As the arts emerge from lockdown, companies are beginning to look up and bravely deliver plans for the future. We’ve been here before – not long ago well-organised plans were being scrapped (as they still are in some countries), and the warnings are all around – but last week saw announcements from two Irish opera producers, Blackwater Valley Opera Festival and Irish National Opera. It’s an interesting moment.
INO’s 21/22 programme certainly speaks to lockdown experiences, with works offering accounts of distant wonder and longing, through to full-on escape fantasies. There are big-hitting high-concept works that you’d expect from a national opera company alongside fresh new material and community projects, including the virtual-reality Out of the Ordinary, award-winner of the €50,000 Fedora Digital Prize. An ambitious and complex programme, it sees the company drawing on a wide reach of Irish theatrical and musical talent. As INO artistic director Fergus Sheil explains, ‘the richness of our new offering is explained by us having had to carry forward productions from last season, and also branch out to find new connections with opera-lovers.’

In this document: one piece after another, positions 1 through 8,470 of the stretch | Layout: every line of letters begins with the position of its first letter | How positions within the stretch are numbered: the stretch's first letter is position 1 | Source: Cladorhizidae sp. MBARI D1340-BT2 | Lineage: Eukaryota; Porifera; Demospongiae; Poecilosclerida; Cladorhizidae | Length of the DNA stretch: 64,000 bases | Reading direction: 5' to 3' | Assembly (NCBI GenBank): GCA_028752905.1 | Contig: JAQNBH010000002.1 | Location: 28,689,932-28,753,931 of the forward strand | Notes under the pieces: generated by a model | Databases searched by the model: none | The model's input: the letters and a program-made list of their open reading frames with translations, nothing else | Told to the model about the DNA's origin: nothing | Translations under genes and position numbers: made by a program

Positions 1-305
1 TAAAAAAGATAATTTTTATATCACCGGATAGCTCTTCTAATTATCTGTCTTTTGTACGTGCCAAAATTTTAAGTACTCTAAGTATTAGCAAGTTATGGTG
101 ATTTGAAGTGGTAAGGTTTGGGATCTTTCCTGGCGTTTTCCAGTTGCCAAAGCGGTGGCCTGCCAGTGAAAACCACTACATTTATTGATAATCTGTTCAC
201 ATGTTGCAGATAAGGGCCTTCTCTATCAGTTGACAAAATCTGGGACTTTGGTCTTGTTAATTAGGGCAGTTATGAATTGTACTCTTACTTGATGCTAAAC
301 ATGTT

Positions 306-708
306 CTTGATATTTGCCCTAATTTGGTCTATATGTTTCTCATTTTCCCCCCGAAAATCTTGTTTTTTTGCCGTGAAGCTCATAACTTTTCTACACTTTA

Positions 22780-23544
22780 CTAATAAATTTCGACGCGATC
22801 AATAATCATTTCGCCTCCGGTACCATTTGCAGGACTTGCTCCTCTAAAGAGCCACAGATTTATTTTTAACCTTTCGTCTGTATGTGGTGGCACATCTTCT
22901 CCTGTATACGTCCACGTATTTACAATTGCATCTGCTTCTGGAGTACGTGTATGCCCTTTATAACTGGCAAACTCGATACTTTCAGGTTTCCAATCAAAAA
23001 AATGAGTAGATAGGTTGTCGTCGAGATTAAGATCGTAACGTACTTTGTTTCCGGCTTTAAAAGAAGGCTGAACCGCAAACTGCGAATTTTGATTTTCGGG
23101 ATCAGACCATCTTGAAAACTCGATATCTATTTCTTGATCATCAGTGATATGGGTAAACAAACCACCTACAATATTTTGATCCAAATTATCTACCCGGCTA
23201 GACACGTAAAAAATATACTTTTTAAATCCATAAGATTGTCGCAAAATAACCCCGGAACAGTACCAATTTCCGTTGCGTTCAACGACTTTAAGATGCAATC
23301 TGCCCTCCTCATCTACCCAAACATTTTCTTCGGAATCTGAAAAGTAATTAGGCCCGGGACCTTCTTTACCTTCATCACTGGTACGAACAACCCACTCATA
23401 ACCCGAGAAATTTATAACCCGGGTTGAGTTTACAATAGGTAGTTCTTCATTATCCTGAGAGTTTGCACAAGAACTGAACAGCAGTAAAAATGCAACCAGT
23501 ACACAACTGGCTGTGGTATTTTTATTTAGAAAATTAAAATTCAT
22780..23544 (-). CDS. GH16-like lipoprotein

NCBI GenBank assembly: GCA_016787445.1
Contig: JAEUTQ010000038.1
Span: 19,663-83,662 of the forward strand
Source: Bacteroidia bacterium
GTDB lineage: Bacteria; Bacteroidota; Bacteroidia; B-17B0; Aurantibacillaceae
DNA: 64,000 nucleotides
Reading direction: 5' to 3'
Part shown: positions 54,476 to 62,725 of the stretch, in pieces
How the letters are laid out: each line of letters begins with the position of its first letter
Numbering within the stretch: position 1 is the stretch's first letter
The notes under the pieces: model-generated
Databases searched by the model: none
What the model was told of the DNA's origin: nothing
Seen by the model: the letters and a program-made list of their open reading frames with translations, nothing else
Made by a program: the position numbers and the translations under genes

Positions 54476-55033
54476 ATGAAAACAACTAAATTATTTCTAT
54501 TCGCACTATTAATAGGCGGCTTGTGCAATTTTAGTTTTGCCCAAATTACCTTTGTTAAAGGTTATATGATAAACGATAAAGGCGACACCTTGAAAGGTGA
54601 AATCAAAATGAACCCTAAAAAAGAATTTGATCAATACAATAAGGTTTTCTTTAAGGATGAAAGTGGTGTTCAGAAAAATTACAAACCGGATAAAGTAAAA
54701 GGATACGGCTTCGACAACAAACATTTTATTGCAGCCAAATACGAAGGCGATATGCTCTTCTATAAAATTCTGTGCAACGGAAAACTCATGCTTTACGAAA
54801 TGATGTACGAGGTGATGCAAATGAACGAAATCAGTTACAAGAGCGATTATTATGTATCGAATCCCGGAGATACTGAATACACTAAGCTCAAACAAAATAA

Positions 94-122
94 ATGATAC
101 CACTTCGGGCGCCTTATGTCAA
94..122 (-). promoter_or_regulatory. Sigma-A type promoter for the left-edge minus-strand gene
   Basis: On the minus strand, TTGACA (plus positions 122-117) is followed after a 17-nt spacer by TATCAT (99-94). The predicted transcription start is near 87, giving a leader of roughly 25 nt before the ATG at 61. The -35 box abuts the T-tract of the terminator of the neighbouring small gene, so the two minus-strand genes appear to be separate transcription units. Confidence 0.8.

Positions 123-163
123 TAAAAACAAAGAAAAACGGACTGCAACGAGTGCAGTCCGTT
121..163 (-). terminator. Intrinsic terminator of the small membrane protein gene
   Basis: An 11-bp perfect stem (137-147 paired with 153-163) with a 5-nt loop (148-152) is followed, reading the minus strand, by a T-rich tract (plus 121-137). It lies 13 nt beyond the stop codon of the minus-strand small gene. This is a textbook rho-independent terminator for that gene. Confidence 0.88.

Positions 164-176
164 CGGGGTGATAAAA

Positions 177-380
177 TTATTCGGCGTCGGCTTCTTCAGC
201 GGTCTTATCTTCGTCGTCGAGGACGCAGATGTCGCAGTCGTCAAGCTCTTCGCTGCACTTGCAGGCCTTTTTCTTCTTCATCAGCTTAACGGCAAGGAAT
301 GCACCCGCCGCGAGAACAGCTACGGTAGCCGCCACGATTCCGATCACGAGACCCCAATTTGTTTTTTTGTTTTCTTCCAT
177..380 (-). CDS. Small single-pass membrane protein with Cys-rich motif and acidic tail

The first item on the agenda is a performance with a difference, as INO joins Cork Opera House to present a test concert event on 10 July, one of the first with a live audience in many months, featuring soprano Majella Cullagh alongside Emma Nash, Niamh O’Sullivan, Gavan Ring, and Brendan Collins, performing a selection of favourite arias, accompanied by pianist Gary Beecher.
Degrees of separation: on screen
Looking to performances of complete works, Covid has sped INO on its way to becoming a multimedia production company, and this is reflected in the range of approaches on offer. Firstly, for total separation (of audiences from performers), there is the filmed production. At the end of July, West Cork Literary Festival hosts the inaugural screening over Zoom of a specially-commissioned new work, A Thing I Cannot Name by Amanda Feery with writer Megan Nolan, promising an experience of novelistic intensity with the voices of Kelli-Ann Masterson, Rachel Goode, and Aebh Kelly.